On Oct 31, 2011, at 2:16 PM, <Matt_Domsch(a)Dell.com> <Matt_Domsch(a)Dell.com>
How will your clients know to use your mirror? Editing
/etc/yum.repos.d/* ? By having an assigned netblock or ASN, you can avoid that pain,
but if you can't use those, oh well, edit away.
I can edit the baseurl, but I was hoping that there was a cool trick I could play by
editing the timedhosts.txt and mirrorlist.txt to direct yum to point to my local mirror as
the "fastest", but still be able to fall over to public mirrors in case my
private mirror happens to be hosed or someone happens to be looking for an architecture or
release version that I don't have.
This will all be automated with Chef, so once I've figured out how to make the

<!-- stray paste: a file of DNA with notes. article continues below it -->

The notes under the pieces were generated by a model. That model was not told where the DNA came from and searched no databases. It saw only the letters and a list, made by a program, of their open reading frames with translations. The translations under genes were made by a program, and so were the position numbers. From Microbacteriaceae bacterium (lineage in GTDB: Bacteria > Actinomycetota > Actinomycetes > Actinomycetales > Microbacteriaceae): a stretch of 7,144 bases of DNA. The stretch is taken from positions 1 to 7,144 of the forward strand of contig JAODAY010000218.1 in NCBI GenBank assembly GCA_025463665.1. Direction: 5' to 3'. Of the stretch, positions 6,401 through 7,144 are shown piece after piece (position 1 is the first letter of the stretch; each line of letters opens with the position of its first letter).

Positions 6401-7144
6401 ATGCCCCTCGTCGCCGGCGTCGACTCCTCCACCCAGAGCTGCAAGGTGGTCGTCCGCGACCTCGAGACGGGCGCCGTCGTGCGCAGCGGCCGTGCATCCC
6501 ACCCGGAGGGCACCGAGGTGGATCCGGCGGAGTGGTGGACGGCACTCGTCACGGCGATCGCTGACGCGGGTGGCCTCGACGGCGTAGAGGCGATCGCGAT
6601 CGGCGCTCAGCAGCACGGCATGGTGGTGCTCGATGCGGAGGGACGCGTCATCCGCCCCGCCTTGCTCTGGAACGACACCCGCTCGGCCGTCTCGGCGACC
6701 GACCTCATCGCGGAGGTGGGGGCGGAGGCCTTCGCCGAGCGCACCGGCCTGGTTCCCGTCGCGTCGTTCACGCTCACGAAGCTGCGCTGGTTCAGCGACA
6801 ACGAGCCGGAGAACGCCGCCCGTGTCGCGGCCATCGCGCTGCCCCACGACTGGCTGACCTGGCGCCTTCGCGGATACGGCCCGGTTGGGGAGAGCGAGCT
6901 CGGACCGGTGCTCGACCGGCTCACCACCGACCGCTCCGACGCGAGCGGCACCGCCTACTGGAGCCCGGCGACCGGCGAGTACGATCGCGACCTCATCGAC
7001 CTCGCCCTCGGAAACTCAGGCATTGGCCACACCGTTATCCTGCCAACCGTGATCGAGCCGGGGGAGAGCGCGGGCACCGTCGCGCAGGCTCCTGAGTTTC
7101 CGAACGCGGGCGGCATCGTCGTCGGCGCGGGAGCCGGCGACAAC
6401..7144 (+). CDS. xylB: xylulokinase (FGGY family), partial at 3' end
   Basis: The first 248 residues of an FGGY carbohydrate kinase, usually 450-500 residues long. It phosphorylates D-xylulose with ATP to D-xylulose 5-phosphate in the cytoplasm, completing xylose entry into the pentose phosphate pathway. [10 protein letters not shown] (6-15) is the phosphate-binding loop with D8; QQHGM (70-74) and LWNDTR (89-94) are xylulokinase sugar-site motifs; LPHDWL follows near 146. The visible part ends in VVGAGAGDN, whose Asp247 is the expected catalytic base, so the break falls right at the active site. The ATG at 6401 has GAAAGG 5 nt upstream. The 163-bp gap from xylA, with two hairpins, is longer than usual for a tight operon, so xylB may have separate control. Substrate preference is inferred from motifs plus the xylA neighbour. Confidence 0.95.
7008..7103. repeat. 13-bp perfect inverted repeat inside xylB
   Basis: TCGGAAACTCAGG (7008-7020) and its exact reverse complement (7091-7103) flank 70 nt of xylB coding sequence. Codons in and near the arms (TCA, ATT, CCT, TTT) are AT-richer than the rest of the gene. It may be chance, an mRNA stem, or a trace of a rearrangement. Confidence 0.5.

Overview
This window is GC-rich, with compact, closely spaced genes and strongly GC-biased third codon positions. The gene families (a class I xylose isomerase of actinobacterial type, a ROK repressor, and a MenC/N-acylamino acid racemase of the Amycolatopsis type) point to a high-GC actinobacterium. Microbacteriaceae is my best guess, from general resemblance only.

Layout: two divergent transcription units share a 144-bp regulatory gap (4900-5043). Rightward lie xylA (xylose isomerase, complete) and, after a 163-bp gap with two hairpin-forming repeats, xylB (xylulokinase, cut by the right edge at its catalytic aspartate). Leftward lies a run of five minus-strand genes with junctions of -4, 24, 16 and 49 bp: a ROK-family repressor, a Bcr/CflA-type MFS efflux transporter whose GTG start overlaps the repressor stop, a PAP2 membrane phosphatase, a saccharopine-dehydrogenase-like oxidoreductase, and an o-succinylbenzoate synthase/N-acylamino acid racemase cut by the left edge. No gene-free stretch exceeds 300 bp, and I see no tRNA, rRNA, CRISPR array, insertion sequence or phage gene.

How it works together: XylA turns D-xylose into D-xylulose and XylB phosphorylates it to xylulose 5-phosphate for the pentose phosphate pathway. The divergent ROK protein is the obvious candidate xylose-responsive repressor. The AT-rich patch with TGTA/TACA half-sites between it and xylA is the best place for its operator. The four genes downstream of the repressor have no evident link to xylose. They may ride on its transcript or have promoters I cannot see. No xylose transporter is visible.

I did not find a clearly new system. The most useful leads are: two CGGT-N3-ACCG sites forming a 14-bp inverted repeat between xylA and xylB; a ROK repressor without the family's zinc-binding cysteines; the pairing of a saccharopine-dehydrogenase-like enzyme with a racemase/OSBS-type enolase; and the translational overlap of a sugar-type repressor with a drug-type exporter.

necessary changes, I won't have to keep updating the files each time.
The floating IP address won't matter - you'll list a DDNS
name in your URLs.
We've cooked up a DDNS solution (using the REST interface to our DDNS provider), so
that shouldn't be a problem.
rsync is definitely the right way - please pull from a listed public
mirror, and you can exclude any directories (not files within a directory) you wish. E.g.
if you don't need iso/, then exclude such.
You may wish to set up access control lists on your mirror server
httpd to allow only your clients in.
That would be my next problem. Thanks!
Dell | Office of the CTO
Ahh, interesting -- are you in Round Rock? We're actually a small startup hosted by
ATI at what used to be the MCC building (before UT Austin bought the building). Of
course, all our servers are in the Rackspace datacenter in Dallas, so our fastest mirror
is usually lstn.net
I don't suppose you know David Duncan, another fellow member of CT-LUG?
Brad Knowles <bknowles(a)ihiji.com>
SAGE Level IV, Chef Level 0.0.1